Steve Traviss, director at a waste and recycling company based in Newcastle embarked on the “whale” sized task of a Guinness World Record attempt with hundreds of other divers participating in an underwater rubbish cleanup.
Anyone travelling to the land of smiles will be blown away by the vibrant sunsets along the coast. Over the years however, the pristine beaches have become peppered with broken down plastic rubbish that has found its way into the sea (to the annoyance of locals and tourists).
The environmental conservation group Go Green Active decided to take action and worked together with the tourist authority of Thailand (TAT) to organise a monumental cleanup just off the coast of Patong beach, Phuket.
Steve said that Thailand is getting better at managing its green agenda and when he learned about the conservation dive he knew he had to go and help.
“My motivation for taking part was because of my passion from my job in waste management in that I am able to make a real difference to recycling rates and sustainability.”
More than 300 qualified divers helped out in the monumental cleanup of the reefs in the Patong bay area which have been damaged due to the litter in the sea. Marine waste can block sunlight to the coral and even lead to it being vulnerable to disease, greatly putting the habitat at risk.
WasteManaged, where Mr. Traviss works, is a waste management and recycling company based in Newcastle upon Tyne. Working there allows him to find new ways to focus on his passion for environmental conservation and help reduce pollution.
“This was my personal way of doing something to make a difference, combining my PADI Master Scuba Diver qualifications and experience with doing something tangible to help the cause in Thailand.”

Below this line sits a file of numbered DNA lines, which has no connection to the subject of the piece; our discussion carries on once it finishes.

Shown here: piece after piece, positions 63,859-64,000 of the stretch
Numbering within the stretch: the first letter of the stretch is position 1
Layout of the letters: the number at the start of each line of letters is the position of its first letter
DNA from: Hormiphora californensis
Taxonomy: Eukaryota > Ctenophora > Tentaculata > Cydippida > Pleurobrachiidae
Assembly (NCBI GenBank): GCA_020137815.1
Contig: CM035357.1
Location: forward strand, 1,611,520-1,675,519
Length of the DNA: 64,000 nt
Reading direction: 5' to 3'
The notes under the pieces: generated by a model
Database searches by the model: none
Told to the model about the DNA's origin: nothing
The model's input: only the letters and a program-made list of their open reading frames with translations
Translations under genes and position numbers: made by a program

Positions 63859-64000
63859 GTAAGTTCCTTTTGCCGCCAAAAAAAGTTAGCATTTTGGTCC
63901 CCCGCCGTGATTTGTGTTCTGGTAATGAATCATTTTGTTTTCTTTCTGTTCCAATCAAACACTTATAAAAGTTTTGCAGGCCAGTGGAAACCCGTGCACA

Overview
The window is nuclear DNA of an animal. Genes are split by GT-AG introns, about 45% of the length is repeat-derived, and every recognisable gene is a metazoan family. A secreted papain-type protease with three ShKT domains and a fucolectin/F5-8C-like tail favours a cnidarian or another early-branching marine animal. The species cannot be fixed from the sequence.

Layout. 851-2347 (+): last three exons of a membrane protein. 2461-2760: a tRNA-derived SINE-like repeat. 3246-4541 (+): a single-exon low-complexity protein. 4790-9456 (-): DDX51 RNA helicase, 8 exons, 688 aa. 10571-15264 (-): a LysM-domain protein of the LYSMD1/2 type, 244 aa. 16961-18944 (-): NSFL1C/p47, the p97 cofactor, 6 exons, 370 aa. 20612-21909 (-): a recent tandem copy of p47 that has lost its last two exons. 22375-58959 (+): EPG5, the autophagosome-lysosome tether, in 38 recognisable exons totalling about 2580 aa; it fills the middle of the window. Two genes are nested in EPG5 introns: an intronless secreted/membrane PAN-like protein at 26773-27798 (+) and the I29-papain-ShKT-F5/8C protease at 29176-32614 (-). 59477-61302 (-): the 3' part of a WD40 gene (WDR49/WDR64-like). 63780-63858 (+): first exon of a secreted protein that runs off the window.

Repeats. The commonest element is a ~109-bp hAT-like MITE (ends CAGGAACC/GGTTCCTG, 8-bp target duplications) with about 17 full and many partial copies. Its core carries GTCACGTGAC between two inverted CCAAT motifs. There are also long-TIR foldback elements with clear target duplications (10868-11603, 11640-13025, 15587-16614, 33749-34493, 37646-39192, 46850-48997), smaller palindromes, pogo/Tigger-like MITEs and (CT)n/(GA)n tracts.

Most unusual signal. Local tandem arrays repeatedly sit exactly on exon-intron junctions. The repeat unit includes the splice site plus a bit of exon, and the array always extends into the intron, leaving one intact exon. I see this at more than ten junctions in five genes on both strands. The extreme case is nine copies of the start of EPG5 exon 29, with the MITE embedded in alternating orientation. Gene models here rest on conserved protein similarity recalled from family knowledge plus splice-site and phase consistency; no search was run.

On Saturday, 19 November, Steve joined hundreds of both local Thai and foreign divers from around the world who turned up to take part in the event together in an effort to collect as much marine debris as possible. Those involved in the dive said they wanted to play a role in spreading this message to reduce marine pollution.
“The highlight of the event was seeing the real buzz and determination of the organisers and the local Thai divers to raise the profile of what is happening in the ocean.”
Local authorities and organisations got involved in support of the message. The opening ceremony was honoured by Vice Admiral Youkongkaew of the Thai navy along with other prominent members of state and notable figures involved in conservation.
“It was well supported by the Thai navy and marine units who were there to ensure the security and safety of the divers as well as keep the area clear of small boats or jet skis as they pose a real danger to divers underwater who may be surfacing. Because of their presence and their detailed briefings the event ran like clockwork.”
“The highlight of the event was seeing the real buzz and determination of the organisers and the local Thai divers to raise the profile of what is happening in the ocean. …and the after party was also good!”
Not only has this experience demonstrated unity and integration between public and private-sector organistations from multiple countries, but it shines a light on how most of the pollution around us can go unnoticed and give an inaccurate portrayal of the true scale.
By the end of the day all the rubbish that had been collected by the volunteers was then weighed at a total of over 3 tons before being taken to a waste sorting site for treatment.
“I have been diving now for 25 years, having started in the icy cold 5 degree waters of Bute in Scotland and progressing to the 30 degree water temperature of the Andaman Ocean in Thailand. I know which I like the best!”
He said the diving community in Phuket are also now doing regular beach cleans, and there is much less plastic being dumped than even 2 years ago as they have now adopted the same rules as the UK in encouraging the use of re-usable bags.